Floods, landslides and wildfires—just a few of the emergencies the Central Okanagan has experienced over the years.
We know emergencies will happen. What we don’t know is when. And that’s why residents should be prepared to deal with a variety of potential emergency situations.
“You should be prepared to look after your family’s needs for at least 72 hours,” said Sandra Follack, the Central Okanagan’s emergency program coordinator. “The best time to prepare is when there isn’t an emergency. Emergency Preparedness Week, May 7 through 13, is a great time to create or review your family emergency plan and ensure that your grab and go kits are refreshed, restocked and replenished. You never know when they’ll be needed.”
She suggests setting aside some time during the week to check your kits and replace any outdated food, prescriptions, water and other items. The week is a great opportunity to practice your plan, so that everyone understands what to do when there is an emergency.
If you have pets, include them in your plan and create a grab and go kit for them as well with food, water, toys and any medications they require for an extended period away from your home. And remember that anyone with special needs or medical equipment may require special consideration in your emergency planning.
Follack adds “If your family is prepared in advance, you can focus on what you need to do during an evacuation of your area. First responders may only have minutes to notify residents to gather family and belongings and leave the area as directed. That’s why it’s so important to have an emergency plan and ‘grab and go’ kits at the ready.”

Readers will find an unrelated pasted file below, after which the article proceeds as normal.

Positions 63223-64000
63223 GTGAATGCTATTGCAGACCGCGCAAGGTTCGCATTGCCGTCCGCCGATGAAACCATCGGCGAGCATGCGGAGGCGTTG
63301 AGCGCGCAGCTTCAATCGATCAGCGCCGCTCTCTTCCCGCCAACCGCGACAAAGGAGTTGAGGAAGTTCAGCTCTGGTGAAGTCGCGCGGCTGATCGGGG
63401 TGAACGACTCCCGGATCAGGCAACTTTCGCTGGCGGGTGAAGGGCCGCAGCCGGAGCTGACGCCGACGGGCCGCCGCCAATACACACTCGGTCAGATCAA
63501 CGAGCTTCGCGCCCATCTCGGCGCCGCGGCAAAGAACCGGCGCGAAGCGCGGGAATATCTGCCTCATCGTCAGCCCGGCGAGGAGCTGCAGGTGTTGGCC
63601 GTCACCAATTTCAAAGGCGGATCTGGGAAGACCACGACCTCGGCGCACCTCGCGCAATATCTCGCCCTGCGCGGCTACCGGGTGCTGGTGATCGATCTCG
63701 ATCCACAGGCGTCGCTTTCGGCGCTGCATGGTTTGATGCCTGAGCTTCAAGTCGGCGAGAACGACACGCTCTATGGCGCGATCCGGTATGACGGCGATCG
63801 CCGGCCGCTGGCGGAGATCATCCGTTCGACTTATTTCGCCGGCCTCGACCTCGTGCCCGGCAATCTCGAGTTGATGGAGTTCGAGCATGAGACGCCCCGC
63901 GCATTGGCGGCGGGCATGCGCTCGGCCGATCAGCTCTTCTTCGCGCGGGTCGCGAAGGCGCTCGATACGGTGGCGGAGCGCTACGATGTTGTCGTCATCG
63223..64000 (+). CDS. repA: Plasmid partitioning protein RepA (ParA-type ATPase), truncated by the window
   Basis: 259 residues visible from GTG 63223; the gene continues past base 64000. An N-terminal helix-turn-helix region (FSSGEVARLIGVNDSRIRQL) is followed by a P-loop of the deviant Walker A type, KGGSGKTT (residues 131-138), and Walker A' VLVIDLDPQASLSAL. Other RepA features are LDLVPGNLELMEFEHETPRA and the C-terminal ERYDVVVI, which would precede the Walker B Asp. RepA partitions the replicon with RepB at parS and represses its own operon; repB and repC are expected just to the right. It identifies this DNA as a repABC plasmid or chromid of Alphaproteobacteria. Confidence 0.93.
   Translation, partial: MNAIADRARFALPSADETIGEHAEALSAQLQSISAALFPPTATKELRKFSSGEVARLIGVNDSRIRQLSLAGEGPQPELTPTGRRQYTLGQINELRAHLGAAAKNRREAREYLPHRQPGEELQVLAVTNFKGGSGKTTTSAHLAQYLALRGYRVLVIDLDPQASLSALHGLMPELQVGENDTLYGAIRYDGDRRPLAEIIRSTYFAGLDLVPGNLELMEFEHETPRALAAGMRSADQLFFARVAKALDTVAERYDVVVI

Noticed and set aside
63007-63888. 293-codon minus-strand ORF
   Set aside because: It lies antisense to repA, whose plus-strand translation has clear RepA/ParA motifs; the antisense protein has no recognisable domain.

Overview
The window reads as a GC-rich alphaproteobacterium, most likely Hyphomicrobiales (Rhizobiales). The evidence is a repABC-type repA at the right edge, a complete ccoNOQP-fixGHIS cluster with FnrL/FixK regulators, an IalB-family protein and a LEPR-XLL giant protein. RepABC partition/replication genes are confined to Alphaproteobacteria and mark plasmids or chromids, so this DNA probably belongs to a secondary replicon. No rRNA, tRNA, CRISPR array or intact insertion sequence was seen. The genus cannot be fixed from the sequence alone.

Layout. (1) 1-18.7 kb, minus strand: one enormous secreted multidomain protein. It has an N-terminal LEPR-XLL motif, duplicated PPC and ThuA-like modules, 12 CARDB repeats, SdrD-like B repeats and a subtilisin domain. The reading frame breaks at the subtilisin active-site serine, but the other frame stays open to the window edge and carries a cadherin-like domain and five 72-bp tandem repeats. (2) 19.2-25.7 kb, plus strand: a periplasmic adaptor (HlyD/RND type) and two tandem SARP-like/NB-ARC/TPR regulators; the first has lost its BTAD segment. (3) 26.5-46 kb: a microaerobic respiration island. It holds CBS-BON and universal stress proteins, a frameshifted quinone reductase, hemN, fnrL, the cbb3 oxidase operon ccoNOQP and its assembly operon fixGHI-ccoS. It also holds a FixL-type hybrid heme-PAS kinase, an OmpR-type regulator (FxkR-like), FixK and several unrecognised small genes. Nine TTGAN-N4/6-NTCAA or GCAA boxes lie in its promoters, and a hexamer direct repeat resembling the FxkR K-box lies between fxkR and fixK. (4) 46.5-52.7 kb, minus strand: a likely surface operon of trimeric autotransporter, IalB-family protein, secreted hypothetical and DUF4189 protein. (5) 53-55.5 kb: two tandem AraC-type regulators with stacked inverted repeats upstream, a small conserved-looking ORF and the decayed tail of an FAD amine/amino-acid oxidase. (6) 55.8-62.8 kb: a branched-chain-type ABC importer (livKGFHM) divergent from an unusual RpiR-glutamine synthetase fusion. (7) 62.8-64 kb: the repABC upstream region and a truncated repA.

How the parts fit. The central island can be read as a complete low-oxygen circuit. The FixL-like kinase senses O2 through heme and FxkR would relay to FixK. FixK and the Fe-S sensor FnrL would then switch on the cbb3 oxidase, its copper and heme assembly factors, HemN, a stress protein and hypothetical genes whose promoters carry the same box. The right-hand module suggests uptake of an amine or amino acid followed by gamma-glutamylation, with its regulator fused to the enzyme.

Residents are also encouraged to know the risks of potential emergencies in their area like flooding, wildfires and land movement, and what they can do in advance to protect their properties.
Those living near previously flooded creeks, streams and lakes, that might again see high water levels, should have the tools and equipment they need to protect their properties. Homeowners can help protect their home from wildfire hazards by using proven FireSmart program principles including:
- Move firewood 10 to 30 metres away from the home
- Clean roof and gutters of flammable leaves and needles
- Remove branches/ladder fuels up to three metres from the ground
- Trim or prune trees or vegetation that overhang structures
Useful links, preparedness information, checklists and videos are available at cordemergency.ca/be-prepared.
On Wednesday, May 10, ALERTREADY, Canada’s emergency alert system, will conduct an emergency notification test. During this test, people will hear or see the message on radio, TV and compatible wireless devices. Learn more about this potentially life-saving service at alertready.ca.
Central Okanagan residents are encouraged to visit the Regional District of the Central Okanagan (RDCO) Emergency Program website at cordemergency.ca to subscribe to receive email notifications in the event of an emergency in their area.
The program also provides information during emergencies through its social media channels at Facebook.com/CORDEmergency and on Twitter at @CO_Emerg.
The RDCO Emergency Program is coordinated by the Kelowna Fire Department on behalf of the RDCO, the cities of Kelowna and West Kelowna, districts of Lake Country and Peachland, and Westbank First Nation.